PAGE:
Diffusion is the process when - in our case - the liquids doesn't stay still, but are spreading out. Through diffusion each cell exchanges density with its direct neighbors. The array for the density is filled in from the user's mouse movement. The cell’s density will decrease by losing density to its neighbors, but will also increase due to densities flowing in from the neighbors.

Projection:

This means the amount of fluid going in has to be exactly equal with the amount of fluid going out, otherwise may happens that the net inflow in some cells to be higher or lower than the net inflow of the neighbor cells. This may cause the simulation to react completely chaotic. This operation runs through all the cells and fixes them up to maintain in equilibrium.

The key idea behind advection is that moving densities would be easy to solve if the density were modeled as a set of particles. In this case we would simply have to trace the particles though the velocity field. For example, we could pretend that each grid cell’s center is a particle and trace it through the velocity field. So advection in fact is a velocity applied to each grid cell. This is what makes things move.

setBoundary():

We assume that the fluid is contained in a box with solid walls: no flow should exit the walls. This simply means that the horizontal component of the velocity should be zero on the vertical walls, while the vertical component of the velocity should be zero on the horizontal walls. So in fact every velocity in the layer next to the outer layer is mirrored. The following code checks the boundaries of fluid cells.

function setBoundary(bound, x) {
var dst1, dst2, src1, src2, i;
var step = FLUID_IX(0, 1) - FLUID_IX(0, 0);
dst1 = FLUID_IX(0, 1);
src1 = FLUID_IX(1, 1);
dst2 = FLUID_IX(_NX+1, 1);
src2 = FLUID_IX(_NX, 1);

if (wrap_x) {
src1 ^= src2;
src2 ^= src1;
src1 ^= src2;
}

if (bound == 1 && !wrap_x) {
for (i = _NY; i > 0; --i) {
x[dst1] = -x[src1]; dst1 += step; src1 += step;
x[dst2] = -x[src2]; dst2 += step; src2 += step;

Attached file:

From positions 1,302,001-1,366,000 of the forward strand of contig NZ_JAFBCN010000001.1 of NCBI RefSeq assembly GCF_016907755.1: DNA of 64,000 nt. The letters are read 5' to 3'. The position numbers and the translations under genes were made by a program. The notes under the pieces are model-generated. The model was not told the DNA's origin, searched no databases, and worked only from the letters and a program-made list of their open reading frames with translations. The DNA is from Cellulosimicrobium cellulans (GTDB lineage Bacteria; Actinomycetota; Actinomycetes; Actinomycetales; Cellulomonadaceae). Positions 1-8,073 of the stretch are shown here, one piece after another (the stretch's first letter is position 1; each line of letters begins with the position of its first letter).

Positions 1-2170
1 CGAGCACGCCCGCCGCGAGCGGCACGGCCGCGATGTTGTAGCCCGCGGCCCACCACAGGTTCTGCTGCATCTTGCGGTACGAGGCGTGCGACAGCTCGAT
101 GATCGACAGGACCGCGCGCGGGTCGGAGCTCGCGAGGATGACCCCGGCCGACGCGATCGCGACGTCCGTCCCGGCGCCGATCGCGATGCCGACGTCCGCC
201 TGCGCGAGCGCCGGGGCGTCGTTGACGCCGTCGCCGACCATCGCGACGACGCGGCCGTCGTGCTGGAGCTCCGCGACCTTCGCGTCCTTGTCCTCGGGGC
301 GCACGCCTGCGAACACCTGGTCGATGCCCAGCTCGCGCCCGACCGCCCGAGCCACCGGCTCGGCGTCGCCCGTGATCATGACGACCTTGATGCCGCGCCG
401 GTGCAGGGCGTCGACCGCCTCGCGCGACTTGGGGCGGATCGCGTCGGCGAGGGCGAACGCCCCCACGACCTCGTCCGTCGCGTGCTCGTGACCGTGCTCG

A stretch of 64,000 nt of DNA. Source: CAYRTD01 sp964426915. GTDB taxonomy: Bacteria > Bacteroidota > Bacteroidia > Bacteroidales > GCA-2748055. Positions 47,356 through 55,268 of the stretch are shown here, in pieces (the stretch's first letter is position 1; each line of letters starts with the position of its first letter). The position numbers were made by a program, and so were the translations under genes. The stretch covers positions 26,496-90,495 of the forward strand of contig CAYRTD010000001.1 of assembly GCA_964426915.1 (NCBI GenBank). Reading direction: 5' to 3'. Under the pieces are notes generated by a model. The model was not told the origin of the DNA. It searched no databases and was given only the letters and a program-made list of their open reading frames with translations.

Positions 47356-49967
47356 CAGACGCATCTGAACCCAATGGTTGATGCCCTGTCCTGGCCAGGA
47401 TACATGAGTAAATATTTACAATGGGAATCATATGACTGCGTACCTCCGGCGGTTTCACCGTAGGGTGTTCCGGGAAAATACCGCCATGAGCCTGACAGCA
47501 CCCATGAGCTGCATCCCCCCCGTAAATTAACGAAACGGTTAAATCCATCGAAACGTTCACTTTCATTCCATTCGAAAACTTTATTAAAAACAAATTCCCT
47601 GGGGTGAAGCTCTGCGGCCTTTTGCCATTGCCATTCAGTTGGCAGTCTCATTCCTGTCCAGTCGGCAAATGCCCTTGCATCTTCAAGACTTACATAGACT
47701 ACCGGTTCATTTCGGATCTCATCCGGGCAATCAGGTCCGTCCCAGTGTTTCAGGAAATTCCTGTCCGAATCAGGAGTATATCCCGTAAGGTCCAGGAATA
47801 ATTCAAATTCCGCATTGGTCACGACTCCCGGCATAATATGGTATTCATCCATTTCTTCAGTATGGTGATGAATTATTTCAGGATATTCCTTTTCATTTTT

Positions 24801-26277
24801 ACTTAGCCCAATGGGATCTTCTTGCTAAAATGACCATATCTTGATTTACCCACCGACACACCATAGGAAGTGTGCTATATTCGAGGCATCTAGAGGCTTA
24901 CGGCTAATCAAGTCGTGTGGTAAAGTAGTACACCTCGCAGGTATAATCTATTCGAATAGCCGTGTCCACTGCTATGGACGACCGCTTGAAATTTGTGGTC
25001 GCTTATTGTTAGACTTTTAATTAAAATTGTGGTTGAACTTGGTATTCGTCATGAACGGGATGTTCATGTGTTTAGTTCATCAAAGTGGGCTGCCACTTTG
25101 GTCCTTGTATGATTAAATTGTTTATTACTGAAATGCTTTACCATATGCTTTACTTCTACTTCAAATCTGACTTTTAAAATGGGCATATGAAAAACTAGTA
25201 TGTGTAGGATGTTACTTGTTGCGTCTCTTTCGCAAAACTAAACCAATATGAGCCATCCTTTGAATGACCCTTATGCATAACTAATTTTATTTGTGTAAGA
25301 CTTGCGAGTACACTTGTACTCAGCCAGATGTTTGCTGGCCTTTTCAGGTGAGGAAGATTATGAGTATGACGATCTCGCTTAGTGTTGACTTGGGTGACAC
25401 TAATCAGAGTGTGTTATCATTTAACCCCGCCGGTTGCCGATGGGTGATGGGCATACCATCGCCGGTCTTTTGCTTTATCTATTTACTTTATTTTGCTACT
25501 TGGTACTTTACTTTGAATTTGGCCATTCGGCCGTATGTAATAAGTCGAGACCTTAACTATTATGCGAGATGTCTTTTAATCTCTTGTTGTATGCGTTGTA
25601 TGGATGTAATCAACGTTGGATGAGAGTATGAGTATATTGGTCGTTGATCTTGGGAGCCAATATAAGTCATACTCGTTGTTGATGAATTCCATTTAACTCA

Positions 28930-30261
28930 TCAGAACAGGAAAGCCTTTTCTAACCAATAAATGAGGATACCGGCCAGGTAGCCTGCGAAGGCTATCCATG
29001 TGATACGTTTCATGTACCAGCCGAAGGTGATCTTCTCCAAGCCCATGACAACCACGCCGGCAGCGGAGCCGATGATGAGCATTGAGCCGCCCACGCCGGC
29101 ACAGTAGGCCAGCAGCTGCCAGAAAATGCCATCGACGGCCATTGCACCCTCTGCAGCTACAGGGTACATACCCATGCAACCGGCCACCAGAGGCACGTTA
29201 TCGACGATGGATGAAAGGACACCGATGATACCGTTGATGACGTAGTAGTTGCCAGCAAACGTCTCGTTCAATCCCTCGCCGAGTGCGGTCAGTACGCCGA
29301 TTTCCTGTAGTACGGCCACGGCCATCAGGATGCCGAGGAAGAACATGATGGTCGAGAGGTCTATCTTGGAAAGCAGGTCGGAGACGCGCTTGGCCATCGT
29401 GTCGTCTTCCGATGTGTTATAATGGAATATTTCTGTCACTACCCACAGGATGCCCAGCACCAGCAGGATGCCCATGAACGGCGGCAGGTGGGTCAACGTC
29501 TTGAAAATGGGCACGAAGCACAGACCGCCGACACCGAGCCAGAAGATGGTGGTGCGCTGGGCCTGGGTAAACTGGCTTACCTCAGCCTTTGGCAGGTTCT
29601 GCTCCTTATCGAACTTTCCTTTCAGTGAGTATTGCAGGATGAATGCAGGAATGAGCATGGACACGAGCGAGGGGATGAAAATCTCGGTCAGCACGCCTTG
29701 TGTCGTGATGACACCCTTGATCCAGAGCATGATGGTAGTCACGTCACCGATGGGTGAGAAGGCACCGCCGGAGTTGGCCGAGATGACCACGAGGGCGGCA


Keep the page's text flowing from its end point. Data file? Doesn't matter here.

}
} else {
for (i = _NY; i > 0; --i) {
x[dst1] = x[src1]; dst1 += step; src1 += step;
x[dst2] = x[src2]; dst2 += step; src2 += step;
}
}

dst1 = FLUID_IX(1, 0);
src1 = FLUID_IX(1, 1);
dst2 = FLUID_IX(1, _NY+1);
src2 = FLUID_IX(1, _NY);

if (wrap_y) {
src1 ^= src2;
src2 ^= src1;
src1 ^= src2;
}

if (bound == 2 && !wrap_y) {
for (i = _NX; i > 0 ; --i) {
x[dst1++] = -x[src1++];
x[dst2++] = -x[src2++];
}
} else {
for (i = _NX; i > 0; --i) {
x[dst1++] = x[src1++];
x[dst2++] = x[src2++];
}
}

x[FLUID_IX(0, 0)] = .5 * (x[FLUID_IX(1, 0)] + x[FLUID_IX(0, 1)]);
x[FLUID_IX(0, _NY+1)] = .5 * (x[FLUID_IX(1, _NY+1)] + x[FLUID_IX(0, _NY)]);
x[FLUID_IX(_NX+1, 0)] = .5 * (x[FLUID_IX(_NX, 0)] + x[FLUID_IX(_NX+1, _NX)]);
x[FLUID_IX(_NX+1, _NY+1)] = .5 * (x[FLUID_IX(_NX, _NY+1)] + x[FLUID_IX(_NX+1, _NY)]);
}

The main simulation function is implemented as follow:

FSolver.prototype.updateDensity = function() {

if (_doVorticityConfinement) {
calcVorticityConfinement(this.uOld, this.vOld);
}

diffuse(0, this.densityOld, this.density, 0);
advect(0, this.density, this.densityOld, this.u, this.v);
}

FSolver.prototype.updateVelocity = function() {
this.SWAP('uOld', 'u');
diffuse(1, this.u, this.uOld, _visc);
this.SWAP('vOld', 'v');
diffuse(2, this.v, this.vOld, _visc);
project(this.u, this.v, this.uOld, this.vOld);

this.SWAP('uOld', 'u');
this.SWAP('vOld', 'v');
advect(1, this.u, this.uOld, this.uOld, this.vOld);
advect(2, this.v, this.vOld, this.uOld, this.vOld);
project(this.u, this.v, this.uOld, this.vOld);
}

We are calling these functions on each frame on the main drawing method. For rendering the cells i used canvas putImageData() method which accepts as parameter an image data, whose values are in fact the fluid solver values obtained from the density array. My first attempt was to generate a particle field, associate to each particle density, velocity etc. (so all the data necessarily making a fluid simulation), connect each particle in a single linked list, knowing this is a much faster method for constructing an array, instead using the traditional one. Then using a fast and efficient method to trace a line, best known as Extremely Fast Line Algorithm or Xiaolin Wu's line algorithm with anti aliasing (http://www.bytearray.org/?p=67) i thought i could gain more FPS for a smoother animation, but turned out being a very buggy implementation, so for the moment i abandoned the idea, but i will revised once i will have more time. Anyway i don't swipe out this code part. You can find some utility functions too for my attempting, like implementing the AS3 Bitmap and BitmapData classes.

And here is the monochrome version:
www.esimov.com/experiments/javascript/fluid-solver-mono/

The simulation is fully adapted to touch devices, but i think you need a really powerful device to run the fluid simulation decently.

What's next?

That's all. Hopefully this will be a solid base to explore further this field and add some extra functionality.